A staggering number of people who have taken the COVID jab or registered for it have been unaware of how does a calf serum associates with the shot. A day after Central Government released a clarification that Covaxin does not contain newborn calf serum, comes a request by PETA spotlighting the process of vaccine production.  

Animal rights group People for Ethical Treatment of Animals (PETA) India requested Drugs Controller General of India (DCGI) to replace the calf serum method for COVID vaccine production with an animal-free chemical solution. The request, made via a letter written on Thursday, is addressed to DCGI's Dr. V.G Somani to further direct vaccine manufacturing companies to consider switching to animal-free media.

The letter followed the report that India's home-grown COVID-19 vaccine, developed by Bharat-Biotech in collaboration with the Indian Council of Medical Research (ICMR), is made using the newborn calf serum method. This serum extracted from the blood of slaughtered calves under 20 days old. These calves are first separated from their mothers which traumatizes both the mother and the calf, PETA claims.

The issue first came to light when Congress leader Gaurav Pandhi posted an RTI document on his Twitter account, according to which Covaxin contains the serum of a newborn calf.

Covaxin doesn't contain calf serum

On the alternative to animal serum

PETA has been leading the campaign to end the use of animals for the production of serum. Apart from the ethical considerations in using animals, PETA argues that it is both urgent and necessary to modernize methods of vaccine production for several reasons. It says the use of animal-derived serum could delay vaccine production. Further, it could also compromise the quality as there is a risk of contamination by non-human proteins and pathogens.

"Animal-free media are already commercially available and can be used to grow Vero cells for virus production instead of using NBCS extracted by slaughtering calves," said the letter.

"PETA India and its affiliate scientists have been leading efforts to end the use of animals for the production of serum. PETA Science Consortium International, of which PETA India is a member, has online resources that researchers can use to replace foetal bovine serum and NBCS in cell culture media."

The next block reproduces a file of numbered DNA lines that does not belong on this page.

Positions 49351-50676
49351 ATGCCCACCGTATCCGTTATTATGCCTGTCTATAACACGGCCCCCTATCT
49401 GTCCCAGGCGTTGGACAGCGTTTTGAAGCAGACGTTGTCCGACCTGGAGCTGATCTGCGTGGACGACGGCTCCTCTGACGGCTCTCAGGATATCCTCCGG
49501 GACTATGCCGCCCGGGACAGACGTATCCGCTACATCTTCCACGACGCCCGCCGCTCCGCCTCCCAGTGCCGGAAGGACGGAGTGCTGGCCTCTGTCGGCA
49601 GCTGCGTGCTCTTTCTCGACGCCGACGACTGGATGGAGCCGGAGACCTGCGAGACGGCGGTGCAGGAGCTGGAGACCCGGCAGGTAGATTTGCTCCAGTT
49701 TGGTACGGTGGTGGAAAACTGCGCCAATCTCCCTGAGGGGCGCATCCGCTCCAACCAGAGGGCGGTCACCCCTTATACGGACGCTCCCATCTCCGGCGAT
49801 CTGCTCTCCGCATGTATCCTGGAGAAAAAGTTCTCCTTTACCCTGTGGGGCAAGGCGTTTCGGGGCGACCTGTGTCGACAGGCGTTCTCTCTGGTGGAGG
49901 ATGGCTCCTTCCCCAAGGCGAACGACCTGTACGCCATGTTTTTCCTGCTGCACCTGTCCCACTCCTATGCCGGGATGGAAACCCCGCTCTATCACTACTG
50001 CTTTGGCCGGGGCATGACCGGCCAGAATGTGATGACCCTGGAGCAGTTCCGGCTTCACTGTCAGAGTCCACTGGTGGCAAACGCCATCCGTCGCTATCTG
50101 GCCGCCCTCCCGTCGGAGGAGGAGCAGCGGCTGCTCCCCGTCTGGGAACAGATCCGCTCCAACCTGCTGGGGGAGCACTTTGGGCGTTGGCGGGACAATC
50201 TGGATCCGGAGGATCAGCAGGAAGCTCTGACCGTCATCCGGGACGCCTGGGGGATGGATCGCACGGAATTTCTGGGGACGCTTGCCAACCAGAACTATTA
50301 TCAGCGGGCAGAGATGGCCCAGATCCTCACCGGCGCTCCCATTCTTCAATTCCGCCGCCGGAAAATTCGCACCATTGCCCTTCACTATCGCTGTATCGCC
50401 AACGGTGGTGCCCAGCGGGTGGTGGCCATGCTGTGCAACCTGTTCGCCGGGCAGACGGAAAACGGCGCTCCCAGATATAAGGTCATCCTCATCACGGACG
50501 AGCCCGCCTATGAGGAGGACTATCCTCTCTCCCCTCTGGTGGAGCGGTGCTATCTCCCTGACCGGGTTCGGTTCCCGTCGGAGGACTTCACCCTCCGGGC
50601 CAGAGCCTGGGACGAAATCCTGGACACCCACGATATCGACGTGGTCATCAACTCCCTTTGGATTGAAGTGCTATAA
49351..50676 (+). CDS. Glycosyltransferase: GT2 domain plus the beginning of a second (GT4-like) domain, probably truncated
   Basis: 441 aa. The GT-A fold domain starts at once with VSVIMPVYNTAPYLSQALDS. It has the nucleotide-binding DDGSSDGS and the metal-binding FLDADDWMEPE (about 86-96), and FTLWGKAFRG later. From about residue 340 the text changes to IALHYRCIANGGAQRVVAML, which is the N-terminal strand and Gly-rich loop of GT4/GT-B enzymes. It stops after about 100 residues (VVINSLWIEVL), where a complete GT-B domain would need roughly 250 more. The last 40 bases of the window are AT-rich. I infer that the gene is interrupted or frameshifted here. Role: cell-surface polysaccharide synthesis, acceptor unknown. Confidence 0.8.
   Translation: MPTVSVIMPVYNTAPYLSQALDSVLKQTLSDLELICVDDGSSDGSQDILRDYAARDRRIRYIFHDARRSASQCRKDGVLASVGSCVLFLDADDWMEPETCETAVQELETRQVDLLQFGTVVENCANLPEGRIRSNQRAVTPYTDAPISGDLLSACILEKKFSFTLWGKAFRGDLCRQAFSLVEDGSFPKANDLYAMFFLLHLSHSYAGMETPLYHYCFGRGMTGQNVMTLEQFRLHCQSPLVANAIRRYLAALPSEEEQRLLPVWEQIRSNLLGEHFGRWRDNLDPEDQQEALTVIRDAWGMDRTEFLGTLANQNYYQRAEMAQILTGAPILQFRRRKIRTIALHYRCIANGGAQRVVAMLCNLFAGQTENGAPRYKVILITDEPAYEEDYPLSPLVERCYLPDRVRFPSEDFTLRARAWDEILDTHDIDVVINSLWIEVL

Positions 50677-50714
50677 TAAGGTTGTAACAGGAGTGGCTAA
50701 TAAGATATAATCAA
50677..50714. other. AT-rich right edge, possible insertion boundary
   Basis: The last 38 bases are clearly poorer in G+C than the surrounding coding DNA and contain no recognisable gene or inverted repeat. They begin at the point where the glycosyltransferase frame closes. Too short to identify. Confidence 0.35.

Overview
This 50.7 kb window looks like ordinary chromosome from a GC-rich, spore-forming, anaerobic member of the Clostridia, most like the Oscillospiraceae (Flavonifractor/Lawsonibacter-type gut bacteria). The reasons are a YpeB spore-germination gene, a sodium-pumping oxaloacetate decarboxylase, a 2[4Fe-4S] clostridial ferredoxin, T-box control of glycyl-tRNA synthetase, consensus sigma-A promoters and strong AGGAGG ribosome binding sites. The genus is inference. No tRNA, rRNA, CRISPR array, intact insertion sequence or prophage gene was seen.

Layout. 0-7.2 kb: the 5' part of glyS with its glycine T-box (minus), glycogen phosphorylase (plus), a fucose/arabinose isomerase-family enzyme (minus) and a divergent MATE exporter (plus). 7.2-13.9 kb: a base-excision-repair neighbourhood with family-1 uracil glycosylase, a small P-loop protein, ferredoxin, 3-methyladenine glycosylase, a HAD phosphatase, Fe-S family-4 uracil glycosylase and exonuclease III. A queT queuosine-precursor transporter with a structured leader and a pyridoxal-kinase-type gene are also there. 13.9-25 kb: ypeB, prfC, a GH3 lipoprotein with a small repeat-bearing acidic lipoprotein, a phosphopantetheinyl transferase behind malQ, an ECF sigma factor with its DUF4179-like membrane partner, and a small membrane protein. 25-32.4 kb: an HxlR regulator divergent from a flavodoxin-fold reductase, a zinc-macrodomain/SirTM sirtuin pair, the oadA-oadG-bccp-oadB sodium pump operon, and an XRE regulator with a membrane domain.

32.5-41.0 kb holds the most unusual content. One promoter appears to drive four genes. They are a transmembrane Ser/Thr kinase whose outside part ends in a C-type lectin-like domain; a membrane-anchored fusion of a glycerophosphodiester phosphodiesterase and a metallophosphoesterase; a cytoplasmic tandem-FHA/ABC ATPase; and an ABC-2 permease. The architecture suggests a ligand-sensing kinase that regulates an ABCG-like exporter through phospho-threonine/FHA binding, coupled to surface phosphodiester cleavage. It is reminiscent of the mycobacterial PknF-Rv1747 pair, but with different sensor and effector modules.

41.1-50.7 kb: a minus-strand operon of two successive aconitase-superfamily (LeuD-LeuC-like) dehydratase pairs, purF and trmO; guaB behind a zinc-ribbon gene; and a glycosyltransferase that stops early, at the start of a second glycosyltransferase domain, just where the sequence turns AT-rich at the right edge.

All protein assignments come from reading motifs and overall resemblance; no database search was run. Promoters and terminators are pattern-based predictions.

What the law says

Numerous states in India have banned the slaughter of cows and calves, even bulls and buffaloes. The Prevention of Cruelty to Animals (Slaughterhouse) Rules, 2001, prohibits the slaughter of pregnant animals and animals under three months of age.

The act prohibits inflicting, causing or permitting unnecessary pain or suffering to be inflicted on any animal. Accordingly, using serum obtained by killing a 20-day-old calf for vaccine production should not be allowed, since it was also unnecessary as alternative methods are available, added the letter.

What the GoI says

Covaxin doesn't contain newborn calf serum

In a statement issued almost immediately after the issue was raised, the Union Health Ministry said: "Facts have been twisted and misrepresented in these posts. Newborn calf serum is used only for the preparation/growth of vero cells. Different kinds of bovine and other animal serum are standard enrichment ingredient used globally for vero cell growth. Vero cells are used to establish cell lives which help in production of vaccines.

This technique has been used for decades in Polio, Rabies and influenza vaccines." The statement further elaborated on the process of vaccine production wherein vero cells, after growth, are washed with water, chemicals. Thereafter they are infected with coronavirus for viral growth. It is in this process of viral growth they are completely destroyed. "Hence the final vaccine does not contain newborn calf serum at all and the calf serum is not an ingredient of the final vaccine product."